Report Science proves Facebook is a major downer

tom_mai78101

The Helper Connoisseur / Ex-MineCraft Host
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Humans like being around other humans. We are extraordinarily social animals. In fact, we are so social, that simply interacting with other people has been shown to be use similar brain areas as those involved with the processing of very basic rewards such as food, suggesting that interacting with people tends to make us feel good.

However, it doesn’t take much reflection to notice that the way people interact with each other has radically changed in recent years. Much of our contact happens not face-to-face, but rather while staring at screen-based digital representations of each other, with Facebook being the most prominent example. This raises a very fundamental question – how does online interaction with other people differ from interacting with people in person?

One possible way these two interaction styles might differ is through how rewarding we find them to be. Does interacting with Facebook make us feel good as does interacting with people in real life? A recent paper suggests that the answer is “probably not.” In fact, the data from this paper suggest that the more we interact with Facebook, the worse we tend to feel.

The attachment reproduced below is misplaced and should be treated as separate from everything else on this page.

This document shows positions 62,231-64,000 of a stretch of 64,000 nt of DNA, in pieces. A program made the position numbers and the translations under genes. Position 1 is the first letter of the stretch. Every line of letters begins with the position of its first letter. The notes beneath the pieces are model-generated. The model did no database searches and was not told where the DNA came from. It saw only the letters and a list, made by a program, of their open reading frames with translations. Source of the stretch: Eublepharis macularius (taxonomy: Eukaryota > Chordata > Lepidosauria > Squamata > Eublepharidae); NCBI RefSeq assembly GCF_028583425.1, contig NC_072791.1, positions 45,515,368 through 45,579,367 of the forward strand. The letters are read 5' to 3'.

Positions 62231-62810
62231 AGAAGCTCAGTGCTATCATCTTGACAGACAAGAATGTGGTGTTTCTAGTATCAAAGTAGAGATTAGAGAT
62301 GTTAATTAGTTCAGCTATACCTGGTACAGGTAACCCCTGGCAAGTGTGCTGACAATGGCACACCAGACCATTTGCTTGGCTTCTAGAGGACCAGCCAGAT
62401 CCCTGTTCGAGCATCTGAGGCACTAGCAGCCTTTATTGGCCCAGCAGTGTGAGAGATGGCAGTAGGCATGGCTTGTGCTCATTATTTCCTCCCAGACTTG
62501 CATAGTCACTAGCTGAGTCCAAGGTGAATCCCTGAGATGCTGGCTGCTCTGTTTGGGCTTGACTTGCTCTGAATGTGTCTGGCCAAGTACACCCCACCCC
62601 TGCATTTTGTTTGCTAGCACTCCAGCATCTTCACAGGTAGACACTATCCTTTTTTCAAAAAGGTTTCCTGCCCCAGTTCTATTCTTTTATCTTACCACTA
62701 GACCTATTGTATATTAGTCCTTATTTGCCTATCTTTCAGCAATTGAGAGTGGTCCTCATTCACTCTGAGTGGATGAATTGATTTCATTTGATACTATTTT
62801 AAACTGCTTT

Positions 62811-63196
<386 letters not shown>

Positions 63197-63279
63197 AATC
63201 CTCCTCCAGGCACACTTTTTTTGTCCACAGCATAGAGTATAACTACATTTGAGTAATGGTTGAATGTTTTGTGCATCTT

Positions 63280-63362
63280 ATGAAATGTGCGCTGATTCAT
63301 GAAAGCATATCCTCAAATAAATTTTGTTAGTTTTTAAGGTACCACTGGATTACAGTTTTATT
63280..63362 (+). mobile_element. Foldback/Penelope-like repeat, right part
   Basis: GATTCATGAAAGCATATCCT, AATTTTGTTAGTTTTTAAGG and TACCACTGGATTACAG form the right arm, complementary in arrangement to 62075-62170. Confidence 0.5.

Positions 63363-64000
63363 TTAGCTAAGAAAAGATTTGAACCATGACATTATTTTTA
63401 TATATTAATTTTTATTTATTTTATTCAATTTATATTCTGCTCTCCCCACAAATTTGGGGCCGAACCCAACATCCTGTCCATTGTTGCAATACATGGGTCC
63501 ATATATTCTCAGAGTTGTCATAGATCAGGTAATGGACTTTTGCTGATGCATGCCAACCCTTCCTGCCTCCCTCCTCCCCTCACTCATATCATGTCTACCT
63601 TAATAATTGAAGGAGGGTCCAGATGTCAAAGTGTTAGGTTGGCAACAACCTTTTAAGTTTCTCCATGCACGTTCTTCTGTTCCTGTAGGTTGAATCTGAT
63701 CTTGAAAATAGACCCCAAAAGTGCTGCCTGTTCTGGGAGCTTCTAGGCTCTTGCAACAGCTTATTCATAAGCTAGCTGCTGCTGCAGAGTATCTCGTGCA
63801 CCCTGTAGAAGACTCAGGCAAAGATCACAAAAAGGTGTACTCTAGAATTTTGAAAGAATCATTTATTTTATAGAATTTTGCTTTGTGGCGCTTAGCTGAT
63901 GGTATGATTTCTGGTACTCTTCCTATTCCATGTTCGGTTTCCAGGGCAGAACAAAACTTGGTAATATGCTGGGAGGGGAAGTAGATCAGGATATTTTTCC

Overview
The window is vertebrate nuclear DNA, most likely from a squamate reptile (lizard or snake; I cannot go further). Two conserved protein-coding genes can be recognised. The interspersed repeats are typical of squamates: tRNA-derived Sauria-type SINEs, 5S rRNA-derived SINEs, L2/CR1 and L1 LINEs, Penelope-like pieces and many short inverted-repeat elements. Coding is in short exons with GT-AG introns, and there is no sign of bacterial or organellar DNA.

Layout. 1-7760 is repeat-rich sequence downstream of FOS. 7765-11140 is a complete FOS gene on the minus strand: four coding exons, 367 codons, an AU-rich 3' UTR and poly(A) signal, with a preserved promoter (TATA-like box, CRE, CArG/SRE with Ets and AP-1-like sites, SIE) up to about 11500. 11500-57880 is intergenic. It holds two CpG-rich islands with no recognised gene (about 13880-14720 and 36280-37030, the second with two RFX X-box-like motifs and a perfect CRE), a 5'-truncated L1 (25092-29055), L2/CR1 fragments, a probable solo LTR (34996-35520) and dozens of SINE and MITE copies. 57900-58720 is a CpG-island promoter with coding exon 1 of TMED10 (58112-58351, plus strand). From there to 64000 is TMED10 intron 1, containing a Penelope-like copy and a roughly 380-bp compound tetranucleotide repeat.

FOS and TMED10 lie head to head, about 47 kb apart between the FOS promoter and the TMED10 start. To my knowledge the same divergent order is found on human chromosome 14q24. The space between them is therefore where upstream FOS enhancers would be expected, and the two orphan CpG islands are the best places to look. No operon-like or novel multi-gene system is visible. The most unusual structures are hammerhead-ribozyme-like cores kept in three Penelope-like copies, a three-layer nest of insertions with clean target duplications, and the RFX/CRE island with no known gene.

Researchers recruited participants from around a college campus. The participants initially completed a set of questionnaires, including one measuring their overall satisfaction with life. Following this, participants were sent text messages 5 times a day for two weeks. For each text, participants were asked to respond to several questions, including how good they felt at that moment, as well as how much they had used Facebook, and how much they had experienced direct interaction with others, since the last text. At the end of the two weeks, participants completed a second round of questionnaires. Here, the researchers once again measured participants’ overall satisfaction with life.

Read more here.
 

Accname

2D-Graphics enthusiast
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Maybe its the other way around? Maybe people who are in general less satisfied use facebook to try and get in contact with other people?
How could this "study" prove anything?
 

KaerfNomekop

Swim, fishies. Swim through the veil of steel.
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Maybe its the other way around? Maybe people who are in general less satisfied use facebook to try and get in contact with other people?
How could this "study" prove anything?
The biggest caveat: this is a correlational study. Without an experiment in which one manipulates how frequently individuals use Facebook, it isn’t possible to be sure of the causal relationship.
 

Varine

And as the moon rises, we shall prepare for war
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Just take some uppers and it becomes a regular conversation then.
 
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